“Where in the Torah is there an allusion to Haman? In God’s words to Adam after his sin: ‘Is it that you have eaten from the tree that I commanded you not to eat from it?’ (Genesis 3:11; Talmud Hullin 139b). The Hebrew for “is it that… from” is HA-MIN (grammatically the HA is interrogative, while MIN means “from”). Since Hebrew is written without vowels, these letters could equally well be read as HA-MAN. Haman was the embodiment of the serpent that caused man to eat from the tree of knowledge of good and evil. Haman’s TREE was FIFTY cubits high, corresponding to the fifty gates of the unholy Binah (“Understanding”) whose power he wanted to use to destroy Mordechai, the Tzaddik of the Generation, who was teaching his people to reach God through the Fiftieth Gate – prayer. Thus the Midrash tells that when Haman passed Mordechai as he sat teaching his students, he asked him what he was teaching. Mordechai told him he was explaining the laws of the Omer offering, which would have been offered on the second day of the festival of Pesach had the Temple been standing. The Omer offering begins the 50 day count to the festival of Shavuos celebrating the Giving of the Torah, corresponding to the 50th Gate.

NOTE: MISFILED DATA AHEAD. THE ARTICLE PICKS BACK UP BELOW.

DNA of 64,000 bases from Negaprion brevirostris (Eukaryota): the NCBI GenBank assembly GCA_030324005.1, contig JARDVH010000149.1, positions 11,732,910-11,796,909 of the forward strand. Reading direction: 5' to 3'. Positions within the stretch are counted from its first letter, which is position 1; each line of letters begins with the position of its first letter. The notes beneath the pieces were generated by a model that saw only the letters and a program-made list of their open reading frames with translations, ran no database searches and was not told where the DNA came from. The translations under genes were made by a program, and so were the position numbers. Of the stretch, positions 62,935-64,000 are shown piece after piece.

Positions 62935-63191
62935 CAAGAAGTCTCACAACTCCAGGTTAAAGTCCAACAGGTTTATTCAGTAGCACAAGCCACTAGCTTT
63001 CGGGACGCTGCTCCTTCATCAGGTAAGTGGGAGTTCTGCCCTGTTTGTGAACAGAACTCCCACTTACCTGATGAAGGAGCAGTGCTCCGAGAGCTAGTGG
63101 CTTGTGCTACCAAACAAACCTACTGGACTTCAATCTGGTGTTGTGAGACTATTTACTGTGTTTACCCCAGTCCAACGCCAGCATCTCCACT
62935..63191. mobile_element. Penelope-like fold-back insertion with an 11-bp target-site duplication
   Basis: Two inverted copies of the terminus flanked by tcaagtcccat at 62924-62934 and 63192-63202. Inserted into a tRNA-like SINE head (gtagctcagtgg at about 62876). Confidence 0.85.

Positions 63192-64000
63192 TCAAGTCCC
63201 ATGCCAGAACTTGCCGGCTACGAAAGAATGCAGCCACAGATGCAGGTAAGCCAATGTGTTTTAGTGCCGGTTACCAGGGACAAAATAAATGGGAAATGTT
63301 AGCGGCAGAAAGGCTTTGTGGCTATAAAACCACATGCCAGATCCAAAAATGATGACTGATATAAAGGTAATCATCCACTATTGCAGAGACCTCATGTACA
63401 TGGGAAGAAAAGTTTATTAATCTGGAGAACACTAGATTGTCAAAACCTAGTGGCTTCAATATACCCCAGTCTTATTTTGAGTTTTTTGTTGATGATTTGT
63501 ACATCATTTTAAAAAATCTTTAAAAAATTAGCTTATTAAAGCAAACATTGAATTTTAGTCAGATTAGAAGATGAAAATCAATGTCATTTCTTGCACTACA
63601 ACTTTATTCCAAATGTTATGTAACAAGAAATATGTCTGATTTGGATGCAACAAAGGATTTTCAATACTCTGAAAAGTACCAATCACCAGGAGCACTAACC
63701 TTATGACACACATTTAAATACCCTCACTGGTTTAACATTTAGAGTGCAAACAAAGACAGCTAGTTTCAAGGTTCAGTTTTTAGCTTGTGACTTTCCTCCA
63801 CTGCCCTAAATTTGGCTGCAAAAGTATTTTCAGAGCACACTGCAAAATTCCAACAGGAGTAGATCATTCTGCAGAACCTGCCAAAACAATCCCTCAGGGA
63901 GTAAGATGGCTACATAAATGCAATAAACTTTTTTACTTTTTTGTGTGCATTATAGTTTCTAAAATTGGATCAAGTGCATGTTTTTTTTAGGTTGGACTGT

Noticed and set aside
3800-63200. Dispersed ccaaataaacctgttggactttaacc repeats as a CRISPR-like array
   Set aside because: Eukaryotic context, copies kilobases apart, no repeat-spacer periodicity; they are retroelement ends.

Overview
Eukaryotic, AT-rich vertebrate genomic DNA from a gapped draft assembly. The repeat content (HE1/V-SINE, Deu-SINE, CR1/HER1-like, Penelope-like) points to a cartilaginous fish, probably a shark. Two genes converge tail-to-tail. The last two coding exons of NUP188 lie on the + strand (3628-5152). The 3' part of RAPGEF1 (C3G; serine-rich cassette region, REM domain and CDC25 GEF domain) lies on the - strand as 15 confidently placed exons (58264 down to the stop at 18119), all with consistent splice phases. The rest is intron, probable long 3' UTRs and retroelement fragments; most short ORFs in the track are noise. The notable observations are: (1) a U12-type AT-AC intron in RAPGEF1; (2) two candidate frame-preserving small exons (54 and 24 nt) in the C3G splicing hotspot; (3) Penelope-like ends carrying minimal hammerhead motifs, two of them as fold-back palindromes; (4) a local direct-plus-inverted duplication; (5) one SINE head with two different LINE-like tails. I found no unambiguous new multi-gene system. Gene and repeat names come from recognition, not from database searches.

V 1: “On that night the sleep of the king was disturbed…” It is customary for the BAAL KOREI reading the Megillah in the synagogue to raise his voice while saying these words, because the king’s disturbed sleep was the root of the miracle (Shuchan Aruch, Orach Chaim 690:15, Mishneh Berurah #52).
“Why was his sleep disturbed? He was trying to understand why Esther had also invited Haman to the feast, and he began wondering if they might not be plotting to kill him. He thought to himself: ‘Is there nobody who loves me enough to warn me? Could it be that someone did me some favor and I never paid him back, and as a result people are holding back from revealing information to me?’ He immediately gave instructions to bring the book of records!” (Talmud, Megillah 15a).